BRASSBOUND (rather taken aback). I was not worse than other sons,
I suppose.

LADY CICELY (opening her eyes very widely). Oh! Was THAT all?

BRASSBOUND (exculpating himself, full of gloomy remembrances). You
don't understand. It was not always possible to be very tender
with my mother. She had unfortunatly a very violent temper; and
she--she--

LADY CICELY. Yes: so you told Howard. (With genuine pity for him)
You must have had a very unhappy childhood.

BRASSBOUND (grimily). Hell. That was what my childhood was. Hell.

LADY CICELY. Do you think she would really have killed Howard, as
she threatened, if he hadn't sent her to prison?

BRASSBOUND (breaking out again, with a growing sense of being
morally trapped). What if she did? Why did he rob her? Why did he
not help her to get the estate, as he got it for himself
afterwards?

LADY CICELY. He says he couldn't, you know. But perhaps the real
reason was that he didn't like her. You know, don't you, that if
you don't like people you think of all the reasons for not helping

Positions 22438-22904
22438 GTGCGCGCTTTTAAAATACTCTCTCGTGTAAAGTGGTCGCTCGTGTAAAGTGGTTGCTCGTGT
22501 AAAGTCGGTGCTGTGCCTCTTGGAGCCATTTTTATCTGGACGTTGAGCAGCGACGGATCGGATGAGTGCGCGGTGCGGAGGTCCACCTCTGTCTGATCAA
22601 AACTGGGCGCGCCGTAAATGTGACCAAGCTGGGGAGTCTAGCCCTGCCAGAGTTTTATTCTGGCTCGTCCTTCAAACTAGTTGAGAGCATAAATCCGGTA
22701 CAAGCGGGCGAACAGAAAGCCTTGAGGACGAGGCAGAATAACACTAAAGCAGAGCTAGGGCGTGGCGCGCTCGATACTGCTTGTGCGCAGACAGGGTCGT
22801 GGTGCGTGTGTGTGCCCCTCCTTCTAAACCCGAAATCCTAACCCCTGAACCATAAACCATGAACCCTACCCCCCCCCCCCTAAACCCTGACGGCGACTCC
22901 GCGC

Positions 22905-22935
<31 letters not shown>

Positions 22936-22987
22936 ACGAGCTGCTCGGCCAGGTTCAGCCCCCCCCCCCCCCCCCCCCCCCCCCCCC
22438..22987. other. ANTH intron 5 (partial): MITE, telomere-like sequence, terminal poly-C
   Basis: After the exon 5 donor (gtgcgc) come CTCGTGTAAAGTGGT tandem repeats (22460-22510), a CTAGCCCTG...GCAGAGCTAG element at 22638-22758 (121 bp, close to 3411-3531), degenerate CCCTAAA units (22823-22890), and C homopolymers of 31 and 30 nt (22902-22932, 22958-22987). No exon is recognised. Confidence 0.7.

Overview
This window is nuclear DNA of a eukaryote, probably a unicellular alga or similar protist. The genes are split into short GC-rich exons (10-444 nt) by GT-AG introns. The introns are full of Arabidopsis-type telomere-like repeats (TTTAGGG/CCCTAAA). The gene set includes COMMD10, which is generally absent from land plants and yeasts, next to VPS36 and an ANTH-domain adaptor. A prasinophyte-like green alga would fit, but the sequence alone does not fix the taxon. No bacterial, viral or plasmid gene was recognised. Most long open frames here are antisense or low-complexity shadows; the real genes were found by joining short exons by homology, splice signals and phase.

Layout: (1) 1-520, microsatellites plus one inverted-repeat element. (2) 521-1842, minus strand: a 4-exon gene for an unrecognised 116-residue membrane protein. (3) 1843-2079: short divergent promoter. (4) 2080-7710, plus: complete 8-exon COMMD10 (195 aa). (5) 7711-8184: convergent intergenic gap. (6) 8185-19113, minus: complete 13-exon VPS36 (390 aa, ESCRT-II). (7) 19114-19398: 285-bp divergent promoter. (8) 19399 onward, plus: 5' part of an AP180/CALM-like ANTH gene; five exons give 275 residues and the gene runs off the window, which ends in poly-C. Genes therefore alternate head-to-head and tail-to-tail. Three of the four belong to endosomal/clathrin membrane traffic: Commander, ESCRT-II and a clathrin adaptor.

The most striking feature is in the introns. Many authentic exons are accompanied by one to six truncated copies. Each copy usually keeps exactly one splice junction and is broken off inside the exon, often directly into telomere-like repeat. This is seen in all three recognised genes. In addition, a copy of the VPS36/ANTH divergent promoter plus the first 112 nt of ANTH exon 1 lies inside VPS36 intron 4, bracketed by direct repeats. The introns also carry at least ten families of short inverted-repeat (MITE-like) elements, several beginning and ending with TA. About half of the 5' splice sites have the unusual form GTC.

them, and if you like them you think of all the opposite reasons.

BRASSBOUND. But his duty as a brother!

LADY CICELY. Are you going to do your duty as a nephew?

BRASSBOUND. Don't quibble with me. I am going to do my duty as a
son; and you know it.

LADY CICELY. But I should have thought that the time for that was
in your mother's lifetime, when you could have been kind and
forbearing with her. Hurting your uncle won't do her any good, you
know.

BRASSBOUND. It will teach other scoundrels to respect widows and
orphans. Do you forget that there is such a thing as justice?

LADY CICELY (gaily shaking out the finished coat). Oh, if you are
going to dress yourself in ermine and call yourself Justice, I
give you up. You are just your uncle over again; only he gets
5,000 a year for it, and you do it for nothing.

(She holds the coat up to see whether any further repairs are
needed.)

BRASSBOUND (sulkily). You twist my words very cleverly. But no man
or woman has ever changed me.

LADY CICELY. Dear me! That must be very nice for the people you
deal with, because they can always depend on you; but isn't it